Pharaoh Brown was targeted once, gained 15 yards on the play, and blocked well. Brown was only in for 19 offensive plays, but that number could continue to rise if his fellow tight ends can’t get the job done.

Offensive Line: D

The offensive line was better but still far from good.

Trent Brown the lone effective offensive lineman once again. He looked lost in space on a few plays, but was overall very effective. The same cannot be said for the rest of the offensive line.

A poll posted prior to the game on X/Twitter asked who Patriots fans would start at right tackle if the choice was their’s. Vederian Lowe finished last in the poll with less than 11% of the vote. Yet, for the fourth week in a row, Lowe got the start at right tackle. Maxx Crosby is a great player, but Lowe failed to slow him down even slightly on multiple rushes. This includes the game-losing safety. At this point it should be clear that at least for 2023, Vederian Lowe is not the answer to the Patriots problems at right tackle. He also had a false start on the very first offensive play of the game.

The interior offensive line wasn’t much better. Sidy Sow and Atonio Mafi each had a penalty, and each struggled to block. The rookies are supposed to be backing up Mike Onwenu and Cole Strange, but neither of them can stay healthy. At this point they simply seem too confused with stunts and struggle to find somebody to block. Center David Andrews continued his subpar play as well. He has struggled, after a good performance in New England’s opener. It is hard to imagine the offensive line without their captain, but rookie Jake Andrews may deserve a look if this continues.

Offensive line coach Adrian Klemm deserves plenty of criticism. This group has been worse than a season ago, when Matt Patricia was ripped for splitting his duties between play calling and offensive line coach. The linemen often appear at a loss as to who to block or where to be, with very little coming instinctually. Penalties and missed assignments are handcuffing an offense that is struggling enough when things are operating smoothly.

Defensive Line: C

Christian Barmore was the brightest spot from this group. He had his most disruptive game since week one against Philadelphia. He finished with four tackles (three solo) and a huge tackle for loss. Barmore’s stop in the Las Vegas backfield gave the New England Patriots the ball back on a punt with a chance to win the game. Lawrence Guy and Davon Godchaux also provided run stop defense along the front. Deatrich Wise, Jr. was a non-factor and committed a penalty. It has been a roller coaster season for the usually steady team captain. Keion White was injured early in the game and did not return. White is the Patriots best bet to be a difference maker in the pass game, which was sorely lacking. The defensive line combined for zero QB hits.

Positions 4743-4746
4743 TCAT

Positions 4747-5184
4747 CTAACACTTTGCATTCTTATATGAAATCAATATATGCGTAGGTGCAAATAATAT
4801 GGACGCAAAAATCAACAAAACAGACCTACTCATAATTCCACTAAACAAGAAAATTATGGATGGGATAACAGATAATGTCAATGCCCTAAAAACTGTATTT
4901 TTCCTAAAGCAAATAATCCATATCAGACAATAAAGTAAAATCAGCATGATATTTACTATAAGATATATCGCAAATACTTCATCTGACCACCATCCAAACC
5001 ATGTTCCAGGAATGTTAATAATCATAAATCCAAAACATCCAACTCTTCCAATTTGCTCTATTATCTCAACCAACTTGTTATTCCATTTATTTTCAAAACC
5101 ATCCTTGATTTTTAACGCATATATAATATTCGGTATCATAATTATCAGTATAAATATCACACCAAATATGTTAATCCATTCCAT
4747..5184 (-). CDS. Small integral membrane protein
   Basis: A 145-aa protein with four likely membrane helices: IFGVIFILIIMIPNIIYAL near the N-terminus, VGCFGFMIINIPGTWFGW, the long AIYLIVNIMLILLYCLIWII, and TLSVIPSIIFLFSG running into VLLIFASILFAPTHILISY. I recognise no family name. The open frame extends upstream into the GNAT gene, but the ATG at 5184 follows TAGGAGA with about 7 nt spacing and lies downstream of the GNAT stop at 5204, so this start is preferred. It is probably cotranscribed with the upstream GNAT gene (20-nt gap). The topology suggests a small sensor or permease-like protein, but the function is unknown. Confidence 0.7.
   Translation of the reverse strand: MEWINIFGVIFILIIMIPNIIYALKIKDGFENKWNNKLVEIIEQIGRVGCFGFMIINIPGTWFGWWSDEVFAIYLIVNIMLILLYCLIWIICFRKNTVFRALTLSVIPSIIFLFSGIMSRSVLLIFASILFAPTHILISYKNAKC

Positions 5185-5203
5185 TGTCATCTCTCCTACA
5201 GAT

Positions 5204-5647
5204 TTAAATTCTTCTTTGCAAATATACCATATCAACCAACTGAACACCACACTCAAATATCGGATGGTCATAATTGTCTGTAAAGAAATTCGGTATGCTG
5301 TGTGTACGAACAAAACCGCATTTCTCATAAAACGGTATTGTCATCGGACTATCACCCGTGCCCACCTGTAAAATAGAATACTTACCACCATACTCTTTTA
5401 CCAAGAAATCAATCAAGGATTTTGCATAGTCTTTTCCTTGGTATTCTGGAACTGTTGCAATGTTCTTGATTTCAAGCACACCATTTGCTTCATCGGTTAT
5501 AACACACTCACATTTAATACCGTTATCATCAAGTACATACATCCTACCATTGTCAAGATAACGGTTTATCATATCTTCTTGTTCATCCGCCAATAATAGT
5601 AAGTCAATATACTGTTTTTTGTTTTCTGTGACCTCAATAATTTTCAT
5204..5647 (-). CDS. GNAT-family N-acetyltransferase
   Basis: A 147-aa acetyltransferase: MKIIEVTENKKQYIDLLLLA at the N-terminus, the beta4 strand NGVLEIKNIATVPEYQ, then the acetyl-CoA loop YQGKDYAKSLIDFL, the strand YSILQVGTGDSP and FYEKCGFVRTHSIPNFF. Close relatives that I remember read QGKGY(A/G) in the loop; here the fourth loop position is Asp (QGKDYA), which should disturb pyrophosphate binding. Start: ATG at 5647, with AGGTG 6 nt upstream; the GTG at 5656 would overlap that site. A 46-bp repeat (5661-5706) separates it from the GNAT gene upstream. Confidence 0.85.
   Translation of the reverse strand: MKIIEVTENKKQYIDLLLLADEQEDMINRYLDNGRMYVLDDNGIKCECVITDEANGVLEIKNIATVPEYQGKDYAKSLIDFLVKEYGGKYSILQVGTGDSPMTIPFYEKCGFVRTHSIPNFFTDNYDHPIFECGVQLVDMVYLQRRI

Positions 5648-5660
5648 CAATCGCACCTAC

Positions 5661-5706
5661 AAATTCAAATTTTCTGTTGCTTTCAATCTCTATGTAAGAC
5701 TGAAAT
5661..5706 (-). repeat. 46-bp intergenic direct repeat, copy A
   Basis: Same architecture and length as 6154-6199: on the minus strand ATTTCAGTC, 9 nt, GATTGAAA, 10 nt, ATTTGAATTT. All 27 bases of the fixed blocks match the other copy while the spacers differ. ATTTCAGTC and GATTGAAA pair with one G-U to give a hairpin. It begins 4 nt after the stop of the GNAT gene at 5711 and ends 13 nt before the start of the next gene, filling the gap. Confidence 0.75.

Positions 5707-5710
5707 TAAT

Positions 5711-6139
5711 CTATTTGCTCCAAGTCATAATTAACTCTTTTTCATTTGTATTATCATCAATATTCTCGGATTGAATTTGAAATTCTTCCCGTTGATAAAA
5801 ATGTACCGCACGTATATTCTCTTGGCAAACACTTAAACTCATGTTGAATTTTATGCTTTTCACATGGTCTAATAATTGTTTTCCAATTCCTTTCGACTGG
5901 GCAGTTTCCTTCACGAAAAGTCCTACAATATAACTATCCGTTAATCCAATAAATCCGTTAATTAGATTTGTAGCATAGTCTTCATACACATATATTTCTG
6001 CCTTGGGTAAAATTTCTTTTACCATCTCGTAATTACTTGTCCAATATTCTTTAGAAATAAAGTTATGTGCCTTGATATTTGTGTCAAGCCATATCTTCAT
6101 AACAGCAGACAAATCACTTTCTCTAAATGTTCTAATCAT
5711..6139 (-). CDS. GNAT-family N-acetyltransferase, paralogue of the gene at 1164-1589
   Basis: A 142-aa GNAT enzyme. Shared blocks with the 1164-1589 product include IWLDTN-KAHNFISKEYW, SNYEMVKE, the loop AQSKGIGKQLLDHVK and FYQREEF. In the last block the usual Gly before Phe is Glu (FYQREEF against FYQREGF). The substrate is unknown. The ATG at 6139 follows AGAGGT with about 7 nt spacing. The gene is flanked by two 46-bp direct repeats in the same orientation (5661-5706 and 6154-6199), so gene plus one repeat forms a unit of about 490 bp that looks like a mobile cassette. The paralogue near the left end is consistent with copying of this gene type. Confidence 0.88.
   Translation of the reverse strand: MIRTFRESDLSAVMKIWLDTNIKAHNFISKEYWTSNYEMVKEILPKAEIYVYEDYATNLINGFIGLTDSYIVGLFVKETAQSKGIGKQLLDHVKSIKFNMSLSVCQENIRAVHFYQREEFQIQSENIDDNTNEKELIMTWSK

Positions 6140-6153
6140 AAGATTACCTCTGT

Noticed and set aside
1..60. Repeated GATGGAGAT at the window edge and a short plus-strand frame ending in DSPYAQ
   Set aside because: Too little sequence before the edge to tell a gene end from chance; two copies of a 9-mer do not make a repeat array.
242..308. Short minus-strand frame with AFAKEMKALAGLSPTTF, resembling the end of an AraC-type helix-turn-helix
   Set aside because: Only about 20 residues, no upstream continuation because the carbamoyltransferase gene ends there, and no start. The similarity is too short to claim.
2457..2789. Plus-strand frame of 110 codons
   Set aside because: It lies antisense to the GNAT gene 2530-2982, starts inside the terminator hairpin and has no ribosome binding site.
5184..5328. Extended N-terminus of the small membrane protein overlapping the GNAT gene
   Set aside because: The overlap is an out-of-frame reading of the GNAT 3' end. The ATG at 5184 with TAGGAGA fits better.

Linebackers: C

Jahlani Tavai was the star of this group, recording five tackles (four solo) and an interception. He also had a potentially costly 15-yard unnecessary roughness penalty for slamming down Raiders RB Josh Jacobs. Anfernee Jennings played well and played more than expected. He had five tackles, including one for a loss. Josh Uche did nothing in 17 snaps before being injured. He was a non-factor in the game before being out. Ja’Whuan Bentley played in 100% of the defensive snaps (the only defensive player to do so) but had only three tackles to show for it. An average grade for an average performance from the linebackers.

Defensive Backs: C

J.C. Jackson played an excellent game, despite being called for a questionable penalty late. He was mostly on Devante Adams, with help, and did an excellent job. Safety Jabrill Peppers also played great. He led the team with seven solo tackles and delivered a crushing hit on Adams that led to Tavai’s interception, as the ball was knocked into the air.

There were a couple of breakdowns from the unit. Raiders WR Jakobi Meyers caught a touchdown with nobody near him in the end zone. Myles Bryant was the closest man to Meyers, but it appeared he was expecting help from Mack Wilson who was way too late. They also got beat on a deep pass to Tre Tucker with Jonathan Jones, who was playing injured, the primary man in coverage.

Tight end coverage was a problem, as Michael Mayer became a go-to target for Raiders quarterbacks. He finished the game with five receptions for 75 yards. The two largest gains both victimized Jalen Mills, who doubled his defensive snaps to 20 this week.

Special Teams: D

Good news: PK Chad Ryland made his lone field goal from 43 yards out. Hopefully having a perfect afternoon will help the rookie’s confidence.

Bad news: DL Sam Roberts was penalized on a leverage play on a Raiders field goal attempt. Unfortunately, Roberts found himself in a position where he could not do much without putting his hand on the back of the lineman, but that is also an automatic penalty. Las Vegas almost baited them into that one; which once again questions the coaching of the special teams unit Cam Achord with an assist from Joe Judge. The New England Patriots defense was able to prevent the field goal from becoming a touchdown with a second chance, but these are not mistakes the Patriots can afford to make.

Punter Bryce Baringer had a lousy 34-yard punt in the second quarter that gave the Raiders great field position and helped set up their first touchdown of the game. Then, following the safety at the end, Baringer got a free kick. The New England Patriots absolutely had to do something to get the ball back or it was an automatic loss. The lofted a punt 15 yards that was easily caught and ended the game.

Haven’t the New England Patriots for years practiced ridiculous scenario like “free kick with under a minute left and need to get the ball back?” To see the game end on that lack of effort and imagination was a discouraging end to another discouraging loss.